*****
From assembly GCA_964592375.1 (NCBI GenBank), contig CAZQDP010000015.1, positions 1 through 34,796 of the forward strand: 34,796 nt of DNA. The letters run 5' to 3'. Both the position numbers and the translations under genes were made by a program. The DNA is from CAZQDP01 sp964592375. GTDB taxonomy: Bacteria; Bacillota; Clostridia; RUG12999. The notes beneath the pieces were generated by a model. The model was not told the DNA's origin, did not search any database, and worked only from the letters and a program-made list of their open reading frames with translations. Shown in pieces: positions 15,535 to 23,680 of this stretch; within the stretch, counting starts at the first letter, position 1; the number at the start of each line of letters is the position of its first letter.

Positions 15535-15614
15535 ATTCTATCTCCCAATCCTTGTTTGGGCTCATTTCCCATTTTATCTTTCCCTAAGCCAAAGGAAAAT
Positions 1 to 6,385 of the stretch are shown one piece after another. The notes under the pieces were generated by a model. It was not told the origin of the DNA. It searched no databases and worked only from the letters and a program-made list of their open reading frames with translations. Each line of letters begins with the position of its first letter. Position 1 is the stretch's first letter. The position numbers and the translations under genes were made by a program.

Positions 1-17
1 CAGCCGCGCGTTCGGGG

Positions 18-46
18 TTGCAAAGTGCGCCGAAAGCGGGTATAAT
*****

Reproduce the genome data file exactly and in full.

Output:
From assembly GCA_964592375.1 (NCBI GenBank), contig CAZQDP010000015.1, positions 1 through 34,796 of the forward strand: 34,796 nt of DNA. The letters run 5' to 3'. Both the position numbers and the translations under genes were made by a program. The DNA is from CAZQDP01 sp964592375. GTDB taxonomy: Bacteria; Bacillota; Clostridia; RUG12999. The notes beneath the pieces were generated by a model. The model was not told the DNA's origin, did not search any database, and worked only from the letters and a program-made list of their open reading frames with translations. Shown in pieces: positions 15,535 to 23,680 of this stretch; within the stretch, counting starts at the first letter, position 1; the number at the start of each line of letters is the position of its first letter.

Positions 15535-15614
15535 ATTCTATCTCCCAATCCTTGTTTGGGCTCATTTCCCATTTTATCTTTCCCTAAGCCAAAGGAAAAT
Positions 1 to 6,385 of the stretch are shown one piece after another. The notes under the pieces were generated by a model. It was not told the origin of the DNA. It searched no databases and worked only from the letters and a program-made list of their open reading frames with translations. Each line of letters begins with the position of its first letter. Position 1 is the stretch's first letter. The position numbers and the translations under genes were made by a program.

Positions 1-17
1 CAGCCGCGCGTTCGGGG

Positions 18-46
18 TTGCAAAGTGCGCCGAAAGCGGGTATAAT